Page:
Brian jumped at the opportunity to help with the reconstruction of the roads and bridges that play a vital role for the community and are so critical for the town to be able to rebuild.
But he knows that other people behind the scenes have sacrificed in important ways, too, that make his own work possible.
His wife was just recovering from major hip surgery when the floods hit and took care of their infant daughter alone while Brian spent weeks staying in Estes Park and working in the canyon.
“Her support meant that I could be out there doing this work,” he said.
Brian is just one of hundreds of CDOT employees who all made similar sacrifices and are committed to restoring the many communities impacted by flooding. First responders, local government officials and countless volunteers also stepped in with little notice as disaster struck and continue to work to rebuild and recover.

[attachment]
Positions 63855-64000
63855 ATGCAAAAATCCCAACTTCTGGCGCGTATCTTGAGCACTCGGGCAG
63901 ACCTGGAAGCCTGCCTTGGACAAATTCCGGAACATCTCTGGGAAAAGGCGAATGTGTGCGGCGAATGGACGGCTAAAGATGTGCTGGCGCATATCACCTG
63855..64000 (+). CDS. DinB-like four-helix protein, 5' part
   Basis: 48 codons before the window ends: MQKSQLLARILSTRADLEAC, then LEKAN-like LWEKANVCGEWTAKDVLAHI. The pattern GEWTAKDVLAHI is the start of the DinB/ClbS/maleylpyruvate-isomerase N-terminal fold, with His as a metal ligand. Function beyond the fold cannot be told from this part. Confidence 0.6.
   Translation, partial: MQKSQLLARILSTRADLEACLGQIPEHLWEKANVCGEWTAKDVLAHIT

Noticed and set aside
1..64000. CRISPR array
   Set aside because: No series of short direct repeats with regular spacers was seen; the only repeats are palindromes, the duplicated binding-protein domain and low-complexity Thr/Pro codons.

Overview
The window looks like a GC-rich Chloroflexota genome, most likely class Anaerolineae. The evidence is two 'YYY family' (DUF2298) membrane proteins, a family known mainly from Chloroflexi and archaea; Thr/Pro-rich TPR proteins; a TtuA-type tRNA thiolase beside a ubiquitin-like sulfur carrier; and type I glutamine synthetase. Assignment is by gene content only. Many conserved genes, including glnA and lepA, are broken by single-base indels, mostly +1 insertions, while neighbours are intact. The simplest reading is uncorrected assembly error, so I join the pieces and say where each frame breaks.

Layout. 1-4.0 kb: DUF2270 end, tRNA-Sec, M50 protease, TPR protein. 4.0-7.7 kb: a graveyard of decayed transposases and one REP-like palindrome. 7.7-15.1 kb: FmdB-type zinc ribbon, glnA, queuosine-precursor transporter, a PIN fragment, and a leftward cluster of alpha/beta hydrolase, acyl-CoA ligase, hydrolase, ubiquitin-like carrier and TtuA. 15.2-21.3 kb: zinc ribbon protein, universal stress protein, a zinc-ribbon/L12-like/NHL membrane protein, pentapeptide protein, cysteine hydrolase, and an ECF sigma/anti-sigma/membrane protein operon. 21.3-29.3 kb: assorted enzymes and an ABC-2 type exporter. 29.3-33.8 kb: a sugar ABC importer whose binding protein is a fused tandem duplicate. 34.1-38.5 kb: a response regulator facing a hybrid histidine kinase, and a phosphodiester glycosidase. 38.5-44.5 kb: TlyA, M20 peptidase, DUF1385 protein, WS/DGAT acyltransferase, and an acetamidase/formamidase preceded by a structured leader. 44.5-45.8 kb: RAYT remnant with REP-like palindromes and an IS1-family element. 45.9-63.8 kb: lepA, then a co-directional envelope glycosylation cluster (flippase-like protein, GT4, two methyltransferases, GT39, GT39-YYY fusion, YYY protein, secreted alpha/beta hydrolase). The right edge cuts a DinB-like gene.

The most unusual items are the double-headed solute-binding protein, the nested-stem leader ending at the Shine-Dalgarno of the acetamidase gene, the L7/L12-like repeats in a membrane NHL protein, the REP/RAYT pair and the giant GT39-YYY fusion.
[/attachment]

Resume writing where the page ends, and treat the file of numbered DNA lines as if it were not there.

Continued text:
Though the road is now open, returning traffic, commerce and a little bit of normalcy to Estes Park and other towns along the way, Brian estimates there will be three to five more years of work to fully rebuild the highway.
Everything from creating new road signs alerting drivers where the road has moved from its previous location to making difficult decisions about future flood mitigation are top priorities but had been put off until a passable roadway was completed.
Brian wants to be there, helping with the recovery and ensuring that the communities that have been decimated by floodwaters have a road that functions as well as it did the day before they hit, if not better.
“It’s been a privilege and an honor to be in a position to help,” Brian said. “I feel like an integral part of the recovery. And I know that I would have found some way to be involved in the rebuilding effort, so I feel lucky that it gets to be through my work.”
“I want to be on this project from cradle to grave. I want to see it finished.”